At the valley bottom I came upon a somewhat wet region, but closer to Leavášjohka the grass spread out in full, and it struck me what a very green valley this must be in the height of summer. As a matter of fact, while from an altitude the current dominant hue was the yellow-brown of approaching autumn, down on the floor there was still a fair bit of verdure. This also applied to the slopes of Rássebávttáščohkka, which is as it should since that name might be translated as "the mountain where grass grows upon the bluffs". All in all I found Leavášvággi to be a very pleasant valley, even though it grew steadily stonier the further in I came. I passed the brook from Šnjalžogurra by rock-stepping-on, and then there was a boggy area before the next brook, which came from the lake marked 1066 on the map, and I crossed it in the same way.
Off to my right Leavášjohka itself had grown noisy as it splashed its way through a small rock ravine, and along my course lay a stretch of small stony hills. I came to the lake, where I passed the outflow easily enough, coming onto very attractive soft grassy patches just a tad too small (or too bumpy, or too slanting) for camping. Then I spotted a cairn a bit further off, and interpreting this as a sign I went over – crossing another arm of the stream in the process – and at 15:30 found exactly what I was looking for: a perfect campsite just beside the water.
Rather than putting up the tent right away I sat down in the sun and rested, absorbing the secluded grandeur of the surroundings. After completing the pitching process I went back to inactivity, after some time in the blazing sun having a quick wash in the stream and letting the brilliant rays dry my skin. A bit later a southeasterly wind came into being, and while it was not hard or anything it was still substantial enough to merit some more clothes. Having taken care of that I sat down once more and just lived, while out of the southwest high and fairly dense streaks of cloud were approaching; already I noticed a small decrease in sunlight.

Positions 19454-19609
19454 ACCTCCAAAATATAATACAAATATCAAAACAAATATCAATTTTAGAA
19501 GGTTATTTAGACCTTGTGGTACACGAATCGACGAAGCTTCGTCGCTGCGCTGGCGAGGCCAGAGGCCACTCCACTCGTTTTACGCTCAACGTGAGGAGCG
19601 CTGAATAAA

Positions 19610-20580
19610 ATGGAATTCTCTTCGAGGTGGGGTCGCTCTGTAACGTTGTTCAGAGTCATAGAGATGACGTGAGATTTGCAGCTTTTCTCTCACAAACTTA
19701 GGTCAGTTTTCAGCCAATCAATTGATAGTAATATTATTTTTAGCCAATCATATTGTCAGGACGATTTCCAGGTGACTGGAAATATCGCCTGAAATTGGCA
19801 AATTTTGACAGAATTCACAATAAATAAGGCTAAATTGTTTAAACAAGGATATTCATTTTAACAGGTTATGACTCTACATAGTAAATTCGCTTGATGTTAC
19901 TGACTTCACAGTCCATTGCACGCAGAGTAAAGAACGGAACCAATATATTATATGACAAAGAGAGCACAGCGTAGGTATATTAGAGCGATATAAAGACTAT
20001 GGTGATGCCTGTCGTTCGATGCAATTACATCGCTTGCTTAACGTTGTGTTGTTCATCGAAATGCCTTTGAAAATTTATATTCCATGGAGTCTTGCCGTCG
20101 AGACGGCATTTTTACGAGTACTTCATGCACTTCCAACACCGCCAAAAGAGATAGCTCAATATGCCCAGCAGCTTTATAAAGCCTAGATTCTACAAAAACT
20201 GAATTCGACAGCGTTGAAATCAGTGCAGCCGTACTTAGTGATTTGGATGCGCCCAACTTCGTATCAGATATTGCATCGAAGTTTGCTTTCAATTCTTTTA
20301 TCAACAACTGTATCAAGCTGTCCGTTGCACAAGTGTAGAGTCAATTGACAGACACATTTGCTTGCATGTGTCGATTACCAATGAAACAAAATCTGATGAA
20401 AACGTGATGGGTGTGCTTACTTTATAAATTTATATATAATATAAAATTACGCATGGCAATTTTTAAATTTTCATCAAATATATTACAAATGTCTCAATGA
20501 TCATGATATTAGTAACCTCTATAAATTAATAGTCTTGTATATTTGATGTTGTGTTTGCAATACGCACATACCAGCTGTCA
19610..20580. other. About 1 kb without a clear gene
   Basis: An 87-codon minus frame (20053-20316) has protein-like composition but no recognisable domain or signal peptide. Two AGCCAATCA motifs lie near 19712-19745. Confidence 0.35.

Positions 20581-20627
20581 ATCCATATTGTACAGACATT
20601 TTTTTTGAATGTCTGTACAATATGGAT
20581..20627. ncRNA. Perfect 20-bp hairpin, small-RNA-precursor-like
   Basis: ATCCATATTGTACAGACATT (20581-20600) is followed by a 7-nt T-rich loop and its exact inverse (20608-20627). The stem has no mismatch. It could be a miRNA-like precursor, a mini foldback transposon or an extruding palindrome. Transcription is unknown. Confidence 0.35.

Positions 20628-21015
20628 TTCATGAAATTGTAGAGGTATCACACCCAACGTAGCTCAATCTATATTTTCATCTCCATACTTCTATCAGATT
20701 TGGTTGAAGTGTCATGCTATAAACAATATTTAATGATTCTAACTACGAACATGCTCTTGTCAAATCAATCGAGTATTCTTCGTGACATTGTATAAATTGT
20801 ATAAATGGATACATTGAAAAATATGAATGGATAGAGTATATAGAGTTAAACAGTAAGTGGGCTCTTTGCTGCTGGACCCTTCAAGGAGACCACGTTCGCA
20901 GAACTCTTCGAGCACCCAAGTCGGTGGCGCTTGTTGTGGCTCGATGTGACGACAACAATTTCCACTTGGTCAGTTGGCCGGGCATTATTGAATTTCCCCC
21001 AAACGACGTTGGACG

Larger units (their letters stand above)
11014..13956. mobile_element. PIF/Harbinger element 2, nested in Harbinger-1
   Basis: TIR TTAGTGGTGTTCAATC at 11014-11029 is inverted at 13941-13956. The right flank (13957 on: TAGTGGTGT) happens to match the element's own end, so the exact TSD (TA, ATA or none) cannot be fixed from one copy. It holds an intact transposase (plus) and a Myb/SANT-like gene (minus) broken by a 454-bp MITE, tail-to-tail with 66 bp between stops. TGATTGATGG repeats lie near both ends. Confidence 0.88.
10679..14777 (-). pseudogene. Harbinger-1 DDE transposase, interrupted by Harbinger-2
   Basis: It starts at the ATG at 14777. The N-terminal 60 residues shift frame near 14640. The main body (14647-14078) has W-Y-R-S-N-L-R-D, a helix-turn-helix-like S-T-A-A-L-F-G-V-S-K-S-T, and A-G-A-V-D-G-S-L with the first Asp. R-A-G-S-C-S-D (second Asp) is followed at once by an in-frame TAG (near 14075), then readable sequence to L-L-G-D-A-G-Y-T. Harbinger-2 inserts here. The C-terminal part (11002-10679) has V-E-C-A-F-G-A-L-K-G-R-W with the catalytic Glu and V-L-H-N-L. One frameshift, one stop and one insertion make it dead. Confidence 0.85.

I started dinner procedures, which turned out somewhat more complicated than desired, for I had inadvertently bought a type of freeze-dried package which required more than the usual addition of hot water. This particular one involved making little patties (said to be "meatballs" in the description, which was quite far from the truth) and then frying them, which of course consumes more fuel – and not everyone these days uses stoves with frying capabilities either, I bet. Mine has, however, and in the end the result was if not great then at least acceptable. As I finished up the high clouds had passed on, but even so the sun was weaker now that evening was setting in, and the wind had not subsided.
I stayed outside for a while longer, only reluctantly going inside the tent – which became somewhat warm when the sun was not blocked by the remaining clouds. I pored over the map for an extended period of time, during which the sun finally sank behind Ruomasčorru, with an immediate effect on the ambient temperature. I picked up a crossword for a bit before going out for a stroll, and now it was mostly still outside. Back inside I switched to sudoku, solitaire, and resting and reading a bit wrapped in the sleeping bag, noting a few gusts ruffling the canvas. The sky had shed the last of its clouds and the evening was a very calm one in all respects, but the rapidly dropping temperature had already produced a fair bit of moisture on the tent. I lay down at 22 clad against what I expected to be a chilly night, reading a little bit before turning in for real.